Just before the onset of the coronavirus pandemic, Big Sky Resort purchased RECs to retroactively compensate for energy used to operate its 38 ski lifts. PHOTO COURTESY JON RESNICK


What 100% renewable electric energy actually means

On Feb. 2, Boyne Resorts announced a purchase commitment with CMS Enterprises which resulted in 100% renewable electric energy at all Boyne resorts and facilities as of the first of the new year. This was possible in part by the purchase of renewable energy credits, or RECs.

According to the Environmental Protection Agency (EPA), a REC is generated when one mega-watt hour (MWh) of power is created and delivered to the electrical grid from a renewable source.

One MWh of renewable power equals one REC, essentially.

Two revenue streams are created from this process—a kilo-watt hour of power (KWh), how electricity is sold, and property rights over a unit of ‘greenness,’ as an article from Vox by David Roberts put it.

RECs were developed as states created Renewable Portfolio Standards (RPS), which designated state-specific guidelines and criteria for renewable energy with goals including diversified energy sources and domestic energy production. In 2005, Montana’s RPS made a goal of reaching 15% renewable energy generation by 2015.

According to the National Conference of State Legislatures (NCSL), roughly half the growth of renewable energy generation projects can be attributed to RPSs since the early 2000s. Since many utilities subject to mandates in RPSs must obtain RECs, RECs can be included in this metric. Through an RPS, RECs validate renewable energy generation and use claims in the renewable energy market.

If that is clear enough, the electrical grid itself makes things a little more complicated.

Energy cannot be tracked once it enters the grid. Different sources blend together, and it is impossible to draw only clean energy.

Boyne’s purchase of RECs to account for its energy usage is retroactive. The company will track, calculate and pay for clean energy, RECs, based on energy used over a month’s time. Remembering the grid, there is no way to ensure that the energy powering all the lights, for example, at Big Sky Resort is clean energy.

The grid is a melting pot. Once electricity goes in, the origin source is unidentifiable. Big Sky Resort uses the same energy source, NorthWestern Energy, as everyone else in the Town Center or Meadow Village.

In a way, the REC purchase by Boyne is a signal of support for clean energy and serves to help finance clean energy projects. The cost to purchase a REC is low, and this is certainly not a deterrence for purchasing. In 2012/2013, the price for a REC in Montana was $0.97.

Boyne’s ability to say that it is now powered by 100% clean electricity means that it purchased and took RECs out of circulation equal to its calculated power consumption. That purchase is not the same thing as an offset.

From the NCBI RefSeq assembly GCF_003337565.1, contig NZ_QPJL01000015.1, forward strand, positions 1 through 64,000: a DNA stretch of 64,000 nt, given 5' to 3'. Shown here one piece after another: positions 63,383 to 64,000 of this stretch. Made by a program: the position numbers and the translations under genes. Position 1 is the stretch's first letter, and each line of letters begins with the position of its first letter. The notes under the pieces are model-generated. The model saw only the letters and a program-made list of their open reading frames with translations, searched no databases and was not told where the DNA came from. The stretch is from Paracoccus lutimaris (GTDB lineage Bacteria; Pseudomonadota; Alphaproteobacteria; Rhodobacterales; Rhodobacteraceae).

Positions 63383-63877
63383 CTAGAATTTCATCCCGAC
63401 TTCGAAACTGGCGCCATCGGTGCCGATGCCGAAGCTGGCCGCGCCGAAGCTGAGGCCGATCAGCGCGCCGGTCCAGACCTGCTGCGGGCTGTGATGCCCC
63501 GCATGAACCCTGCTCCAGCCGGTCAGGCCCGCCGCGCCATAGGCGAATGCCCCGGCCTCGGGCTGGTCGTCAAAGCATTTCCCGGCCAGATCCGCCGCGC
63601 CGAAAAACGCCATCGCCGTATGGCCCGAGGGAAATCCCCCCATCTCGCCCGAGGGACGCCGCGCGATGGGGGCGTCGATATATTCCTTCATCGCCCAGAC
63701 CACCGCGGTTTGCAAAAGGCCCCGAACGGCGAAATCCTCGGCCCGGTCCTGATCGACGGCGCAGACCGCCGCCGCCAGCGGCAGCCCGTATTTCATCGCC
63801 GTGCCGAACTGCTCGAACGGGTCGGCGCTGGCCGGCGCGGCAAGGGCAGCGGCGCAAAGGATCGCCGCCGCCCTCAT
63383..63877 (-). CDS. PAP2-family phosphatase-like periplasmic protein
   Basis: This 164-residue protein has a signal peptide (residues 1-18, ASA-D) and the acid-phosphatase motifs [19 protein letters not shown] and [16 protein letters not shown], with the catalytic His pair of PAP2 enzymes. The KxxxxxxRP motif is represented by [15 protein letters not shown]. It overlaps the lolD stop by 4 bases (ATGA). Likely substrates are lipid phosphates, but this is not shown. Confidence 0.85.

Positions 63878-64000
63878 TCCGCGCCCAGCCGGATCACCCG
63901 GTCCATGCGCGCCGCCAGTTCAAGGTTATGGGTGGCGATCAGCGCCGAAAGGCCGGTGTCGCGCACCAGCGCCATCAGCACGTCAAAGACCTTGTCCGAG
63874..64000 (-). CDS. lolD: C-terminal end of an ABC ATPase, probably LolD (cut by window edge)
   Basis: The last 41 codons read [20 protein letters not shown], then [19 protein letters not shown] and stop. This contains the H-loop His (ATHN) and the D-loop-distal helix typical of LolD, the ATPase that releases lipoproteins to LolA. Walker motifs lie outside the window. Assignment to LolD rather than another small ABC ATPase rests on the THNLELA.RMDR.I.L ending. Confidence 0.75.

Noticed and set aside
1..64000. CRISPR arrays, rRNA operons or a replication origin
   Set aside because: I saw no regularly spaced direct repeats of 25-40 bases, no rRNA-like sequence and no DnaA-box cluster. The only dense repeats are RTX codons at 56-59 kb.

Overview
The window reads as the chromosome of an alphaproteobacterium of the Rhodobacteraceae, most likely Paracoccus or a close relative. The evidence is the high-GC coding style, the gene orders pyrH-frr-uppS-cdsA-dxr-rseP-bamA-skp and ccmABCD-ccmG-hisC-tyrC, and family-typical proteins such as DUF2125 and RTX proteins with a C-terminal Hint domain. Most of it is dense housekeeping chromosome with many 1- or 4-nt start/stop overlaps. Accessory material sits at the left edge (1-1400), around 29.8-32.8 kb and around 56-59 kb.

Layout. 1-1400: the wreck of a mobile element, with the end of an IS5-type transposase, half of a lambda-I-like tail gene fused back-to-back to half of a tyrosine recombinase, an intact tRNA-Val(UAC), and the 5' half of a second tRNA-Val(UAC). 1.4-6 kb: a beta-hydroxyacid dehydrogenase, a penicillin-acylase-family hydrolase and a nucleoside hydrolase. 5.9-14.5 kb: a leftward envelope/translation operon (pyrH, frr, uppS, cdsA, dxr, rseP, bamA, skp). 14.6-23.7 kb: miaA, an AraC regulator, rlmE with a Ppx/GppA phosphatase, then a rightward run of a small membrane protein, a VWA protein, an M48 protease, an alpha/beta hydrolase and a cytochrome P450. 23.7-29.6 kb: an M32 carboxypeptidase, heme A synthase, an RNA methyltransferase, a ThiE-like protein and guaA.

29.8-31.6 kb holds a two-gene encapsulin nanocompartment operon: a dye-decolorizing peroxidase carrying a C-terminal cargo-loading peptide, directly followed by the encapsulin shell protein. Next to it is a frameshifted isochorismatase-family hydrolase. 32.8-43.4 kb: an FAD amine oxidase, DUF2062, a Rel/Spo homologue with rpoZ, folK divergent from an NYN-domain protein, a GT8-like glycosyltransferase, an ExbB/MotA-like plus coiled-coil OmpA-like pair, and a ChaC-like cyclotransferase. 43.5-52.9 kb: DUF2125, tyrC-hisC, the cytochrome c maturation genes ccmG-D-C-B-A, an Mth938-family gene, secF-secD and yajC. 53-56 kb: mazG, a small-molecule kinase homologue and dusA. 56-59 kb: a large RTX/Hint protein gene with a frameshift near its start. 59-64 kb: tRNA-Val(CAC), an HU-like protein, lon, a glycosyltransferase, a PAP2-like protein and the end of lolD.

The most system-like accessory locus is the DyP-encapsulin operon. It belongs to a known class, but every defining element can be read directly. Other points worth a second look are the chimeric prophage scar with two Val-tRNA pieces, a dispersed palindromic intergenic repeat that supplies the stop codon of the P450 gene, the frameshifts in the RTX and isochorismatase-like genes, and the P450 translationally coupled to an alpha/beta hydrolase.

An offset represents a metric ton of emissions avoided or reduced, while RECs show attributes of a MWh or renewable energy generation, according to the EPA. The two, it says, are fundamentally different. RECs represent property rights to environmental, social and other non-power attributes of renewable energy generation, but are not reducing any emissions currently in the atmosphere or environment.

RECs are not an offset in the way we want to think of an offset—doing one thing eliminates or prohibits another.

Instead, after the purchase, the same amount of renewable energy is put back into the grid for later use. Stacie Mesuda, Big Sky Resort public relations manager described it as a way of working around the fact that there is no way to trace power in the grid.

“It’s great for showing demand for better electricity solutions and supporting clean energy projects. It really does benefit the whole community because it’s going into the mixed grid, so when we show support for these kinds of projects, it’s not just us that benefits from it,” Mesuda said.

The option to offset one’s trip to Big Sky Resort is more of a direct offset. Collaborating with Tradewater, a company that collects and destroys refrigerants, the money people spend directly supports Tradewater’s purpose. Refrigerants used in commercial refrigeration and air conditioning contribute to stratosphere ozone depletion.

“When a guest is offsetting their trips through that program, they’re basically paying for the cost of Tradewater to go out and perform that destruction and collection of these refrigerants,” Mesuda said.

Back to the broader point, RECs are almost more of a symbol and part of a greater goal. “(RECs are) not the end game here,” Mesuda said. The objective is to continually reduce energy consumption and be more efficient as an operation, she said.

In addition to the trip offsetting calculator, Big Sky Resort announced on March 3, 2020 that all ski lift operations will be powered by 100% renewable electricity. By now, hopefully you understand a little more about what that means.

“Our 2025 Vision has us replacing more consumptive lifts with the most efficient available, like Ramcharger 8 and the new Swift Current 6, but that takes time,” Troy Nedved, general manager at Big Sky Resort, said. “As we navigate both on-site reductions in energy use and cleaner sources, buying RECs is the best practice strategy in the near term.”

Boyne has the ability to spend on RECs in the short-term, and taking this step signals the company’s support of clean energy projects. Boyne has the potential to serve as a leader—creating more awareness and more demand for renewable energy.

More Information

Lone Peak Lookout

Cori Koenig, editor: editor@lonepeaklookout.com
Susanne Hill, billing: shill@lonepeaklookout.com
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